The seats are a good width with enough head room for two adults in the outward seats. The cushion in the middle seat rises up and makes it uncomfortable to sit on for more than a short trip, and knee room will be a precious commodity if you are ferrying around taller passengers regularly. If this is the case, you won't be surprised that we recommend you consider the Corolla sedan as a better option.
The space story continues in the boot, where there’s 217L on offer in the petrol Ascent Sport, which a pram and maybe a couple of small shopping bags will swallow up quickly. There is a full-size spare, which is comforting if you're considering this as a first car for your teen or live in a rural area, but for a younger family situation, I repeat my sedan comment from above.
Upon testing, we agreed the boot door was quite heavy to close, and requires two hands to push it down from above your head. If you are of similar stature to myself, being 5ft 6cm, you may need to put down your shopping bags to close it – not a great situation when trying to dash out of the rain.
However, you might be impressed with the safety features come rain or shine, with adaptive cruise control, lane-departure alert with steering assist, lane-trace assist, speed-sign recognition, reversing camera, and autonomous emergency braking with cyclist and pedestrian detection as standard inclusions.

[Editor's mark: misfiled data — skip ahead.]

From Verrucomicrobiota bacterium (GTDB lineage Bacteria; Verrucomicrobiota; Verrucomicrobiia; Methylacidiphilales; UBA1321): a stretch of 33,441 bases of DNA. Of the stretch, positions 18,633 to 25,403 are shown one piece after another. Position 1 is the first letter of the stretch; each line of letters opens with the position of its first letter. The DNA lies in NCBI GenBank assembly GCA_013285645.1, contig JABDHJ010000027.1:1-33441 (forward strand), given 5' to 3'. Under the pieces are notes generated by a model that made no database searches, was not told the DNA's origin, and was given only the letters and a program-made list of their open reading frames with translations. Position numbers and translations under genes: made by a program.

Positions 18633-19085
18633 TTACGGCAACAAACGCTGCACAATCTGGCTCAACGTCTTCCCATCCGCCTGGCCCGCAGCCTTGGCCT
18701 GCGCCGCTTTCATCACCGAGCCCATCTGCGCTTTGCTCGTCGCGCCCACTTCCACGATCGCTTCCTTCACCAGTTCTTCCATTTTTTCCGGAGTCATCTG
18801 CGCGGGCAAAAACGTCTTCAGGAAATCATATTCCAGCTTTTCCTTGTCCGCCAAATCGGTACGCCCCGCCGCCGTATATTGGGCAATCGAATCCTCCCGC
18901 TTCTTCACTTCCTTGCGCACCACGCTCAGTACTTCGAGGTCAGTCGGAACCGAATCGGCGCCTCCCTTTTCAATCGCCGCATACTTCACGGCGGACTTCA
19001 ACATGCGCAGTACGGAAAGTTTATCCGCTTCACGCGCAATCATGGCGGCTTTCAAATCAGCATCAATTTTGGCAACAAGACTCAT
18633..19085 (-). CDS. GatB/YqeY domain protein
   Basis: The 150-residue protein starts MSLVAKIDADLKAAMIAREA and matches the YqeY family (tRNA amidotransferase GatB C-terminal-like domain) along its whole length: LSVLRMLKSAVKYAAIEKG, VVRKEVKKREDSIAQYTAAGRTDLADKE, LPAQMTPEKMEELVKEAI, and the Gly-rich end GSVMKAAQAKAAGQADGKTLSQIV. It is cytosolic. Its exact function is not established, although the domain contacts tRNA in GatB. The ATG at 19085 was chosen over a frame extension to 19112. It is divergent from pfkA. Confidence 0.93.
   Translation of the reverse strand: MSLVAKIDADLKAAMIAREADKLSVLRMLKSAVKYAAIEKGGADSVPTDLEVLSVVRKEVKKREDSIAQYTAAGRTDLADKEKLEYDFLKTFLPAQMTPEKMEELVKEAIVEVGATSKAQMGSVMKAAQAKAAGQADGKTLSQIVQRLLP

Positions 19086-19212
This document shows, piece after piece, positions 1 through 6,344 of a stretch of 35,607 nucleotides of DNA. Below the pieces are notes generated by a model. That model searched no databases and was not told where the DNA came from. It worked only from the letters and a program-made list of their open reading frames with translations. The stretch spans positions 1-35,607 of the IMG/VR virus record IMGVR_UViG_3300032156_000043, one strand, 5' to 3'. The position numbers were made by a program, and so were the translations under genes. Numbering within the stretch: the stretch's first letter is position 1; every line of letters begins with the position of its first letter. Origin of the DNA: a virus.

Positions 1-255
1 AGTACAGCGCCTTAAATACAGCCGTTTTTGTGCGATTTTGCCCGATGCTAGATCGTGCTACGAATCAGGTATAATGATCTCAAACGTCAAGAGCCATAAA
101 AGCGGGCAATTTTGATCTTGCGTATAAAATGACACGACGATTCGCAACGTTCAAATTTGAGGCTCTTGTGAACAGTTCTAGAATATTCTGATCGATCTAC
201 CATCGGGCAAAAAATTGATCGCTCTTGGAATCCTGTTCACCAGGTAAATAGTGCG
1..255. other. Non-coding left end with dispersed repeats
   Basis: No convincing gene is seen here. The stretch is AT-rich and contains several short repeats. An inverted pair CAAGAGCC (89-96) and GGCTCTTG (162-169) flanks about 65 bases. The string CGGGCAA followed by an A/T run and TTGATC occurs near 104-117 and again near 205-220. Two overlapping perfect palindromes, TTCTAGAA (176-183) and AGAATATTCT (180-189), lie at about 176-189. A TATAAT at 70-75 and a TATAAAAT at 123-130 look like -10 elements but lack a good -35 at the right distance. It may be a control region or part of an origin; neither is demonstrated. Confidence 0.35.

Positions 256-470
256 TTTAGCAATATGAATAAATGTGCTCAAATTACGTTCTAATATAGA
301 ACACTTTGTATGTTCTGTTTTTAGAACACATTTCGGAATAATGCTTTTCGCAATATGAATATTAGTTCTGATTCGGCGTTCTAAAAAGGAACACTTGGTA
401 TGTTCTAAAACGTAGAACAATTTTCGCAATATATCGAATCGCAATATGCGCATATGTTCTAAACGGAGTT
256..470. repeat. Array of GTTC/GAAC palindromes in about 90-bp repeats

The Corolla also has seven airbags and was awarded an ANCAP five-star safety score in 2018.
Around town, the Corolla maintained a fuel-consumption rate of around 6.3 litres per 100km, which is pretty close to the official 6.0L/100km claim from Toyota, with my time spent in the Ascent Sport consisting of both suburban and highway driving.
Seeing the Corolla’s evolution up close, it's fair to say this is no longer a bland experience.
Sitting in the most affordable model, you don’t feel like you are missing out by choosing to save some coin. Toyota has ticked a lot of the must-have boxes while creating a Corolla with emotional appeal – I didn’t think I would ever see those words in the same sentence.